Cornwall, the land of dramatic cliffs and lush greenery familiar from the PBS series Poldark, could be going back to the future in a big way.
A mining start-up called Cornish Lithium said in a stock exchange filing Thursday that it had secured the rights to what it thinks could be the region’s biggest single mining project ever – quite a boast for a place where the Romans and Phoenicians used to come trading for tin.
Lithium mining is seriously in vogue right now. Companies around the world are searching for the metal used in the batteries that power Tesla Motors and the burgeoning ranks of electric vehicles elsewhere. Goldman Sachs recently dubbed it ‘The New Gasoline,’ Bob Koort, Goldman’s head of industrials and materials research, reckons that electric vehicles could account for over 20% of newly-registered autos by 2025, from less than 3% today.
As a result, global demand for lithium, which currently comes mostly from the smartphone and computer industries, will come to be dominated by automakers, who will more than triple global consumption.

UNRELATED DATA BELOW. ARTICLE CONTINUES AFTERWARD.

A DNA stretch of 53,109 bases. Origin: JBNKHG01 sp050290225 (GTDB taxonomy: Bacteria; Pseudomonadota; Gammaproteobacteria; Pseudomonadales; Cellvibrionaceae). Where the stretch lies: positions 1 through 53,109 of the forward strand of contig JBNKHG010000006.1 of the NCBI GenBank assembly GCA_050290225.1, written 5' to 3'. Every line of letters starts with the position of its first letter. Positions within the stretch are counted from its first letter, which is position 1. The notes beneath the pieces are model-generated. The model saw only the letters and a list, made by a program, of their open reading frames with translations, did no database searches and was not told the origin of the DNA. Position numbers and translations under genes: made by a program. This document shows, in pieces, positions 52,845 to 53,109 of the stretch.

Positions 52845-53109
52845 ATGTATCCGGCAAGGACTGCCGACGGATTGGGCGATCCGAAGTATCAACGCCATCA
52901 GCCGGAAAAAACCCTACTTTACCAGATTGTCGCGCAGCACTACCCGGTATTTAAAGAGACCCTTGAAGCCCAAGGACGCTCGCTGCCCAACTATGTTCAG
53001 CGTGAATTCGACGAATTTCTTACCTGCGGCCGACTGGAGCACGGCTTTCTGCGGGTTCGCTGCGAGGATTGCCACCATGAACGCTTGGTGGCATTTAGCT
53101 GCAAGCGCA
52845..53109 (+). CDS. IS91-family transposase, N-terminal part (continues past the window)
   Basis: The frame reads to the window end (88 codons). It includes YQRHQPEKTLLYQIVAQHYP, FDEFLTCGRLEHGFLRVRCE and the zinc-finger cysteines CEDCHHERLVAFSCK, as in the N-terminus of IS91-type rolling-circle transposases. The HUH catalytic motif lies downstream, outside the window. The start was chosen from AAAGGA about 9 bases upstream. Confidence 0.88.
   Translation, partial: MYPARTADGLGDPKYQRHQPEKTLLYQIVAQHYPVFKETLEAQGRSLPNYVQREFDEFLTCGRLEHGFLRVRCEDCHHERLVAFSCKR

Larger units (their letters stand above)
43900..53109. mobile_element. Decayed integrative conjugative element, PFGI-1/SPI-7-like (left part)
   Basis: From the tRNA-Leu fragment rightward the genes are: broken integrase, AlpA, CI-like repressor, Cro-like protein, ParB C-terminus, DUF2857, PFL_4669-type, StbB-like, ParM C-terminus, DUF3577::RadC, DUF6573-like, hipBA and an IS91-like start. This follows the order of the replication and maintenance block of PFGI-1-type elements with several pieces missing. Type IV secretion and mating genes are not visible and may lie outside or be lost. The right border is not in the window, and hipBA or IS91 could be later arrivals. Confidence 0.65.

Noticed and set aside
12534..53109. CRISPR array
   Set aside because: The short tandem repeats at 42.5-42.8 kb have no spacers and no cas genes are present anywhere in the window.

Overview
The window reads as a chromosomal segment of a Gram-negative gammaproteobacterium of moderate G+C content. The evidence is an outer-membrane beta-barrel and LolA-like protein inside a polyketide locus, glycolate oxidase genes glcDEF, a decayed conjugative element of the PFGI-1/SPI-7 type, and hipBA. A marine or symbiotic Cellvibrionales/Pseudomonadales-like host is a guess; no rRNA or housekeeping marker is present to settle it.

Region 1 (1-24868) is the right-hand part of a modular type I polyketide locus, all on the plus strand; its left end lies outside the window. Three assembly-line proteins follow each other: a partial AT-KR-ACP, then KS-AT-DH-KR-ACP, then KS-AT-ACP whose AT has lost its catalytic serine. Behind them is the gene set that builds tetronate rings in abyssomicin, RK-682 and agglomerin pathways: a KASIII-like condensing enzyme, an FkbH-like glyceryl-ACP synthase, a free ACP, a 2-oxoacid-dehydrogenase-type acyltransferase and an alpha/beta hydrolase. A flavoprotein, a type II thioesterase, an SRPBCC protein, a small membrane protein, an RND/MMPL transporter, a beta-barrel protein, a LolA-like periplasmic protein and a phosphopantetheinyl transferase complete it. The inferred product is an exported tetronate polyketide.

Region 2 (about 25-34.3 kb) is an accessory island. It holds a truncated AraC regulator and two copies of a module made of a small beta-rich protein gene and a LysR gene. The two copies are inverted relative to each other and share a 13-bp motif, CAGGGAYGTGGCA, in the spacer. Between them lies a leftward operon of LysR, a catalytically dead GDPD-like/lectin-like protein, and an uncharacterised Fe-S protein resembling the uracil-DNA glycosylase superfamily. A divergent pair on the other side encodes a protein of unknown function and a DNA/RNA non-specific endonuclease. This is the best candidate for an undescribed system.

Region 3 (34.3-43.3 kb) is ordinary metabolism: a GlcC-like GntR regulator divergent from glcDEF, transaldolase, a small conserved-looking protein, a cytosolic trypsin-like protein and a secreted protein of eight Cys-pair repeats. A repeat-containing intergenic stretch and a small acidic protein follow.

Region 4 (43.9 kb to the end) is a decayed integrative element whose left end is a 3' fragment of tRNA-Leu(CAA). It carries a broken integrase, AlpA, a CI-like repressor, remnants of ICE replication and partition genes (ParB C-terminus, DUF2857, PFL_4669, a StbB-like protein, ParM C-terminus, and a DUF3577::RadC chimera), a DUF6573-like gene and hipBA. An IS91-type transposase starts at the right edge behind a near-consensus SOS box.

While naturally-occurring deposits of lithium aren’t rare, many of them are in remote parts of countries such as Australia, Argentina and Chile, making them expensive to develop commercially.
In the case of Cornwall, the lithium occurs in hot, briny underground springs. They’ve been known about since the 19th century, but never exploited due to the lack of a market. According to the BBC, Cornish Lithium would aim to pump lithium-laden water 400 meters to the surface for processing.
“This region has great potential for the discovery of commercial quantities of lithium in such springs,” said Richard Williams, CEO of the Canadian mining company Strongbow that holds a a 25% interest in the project.
Jeremy Wrathall, CEO of Cornish Lithium, called it “a hugely exciting opportunity to put Cornwall back on the map as a mining centre as well as develop a new industry in the U.K..”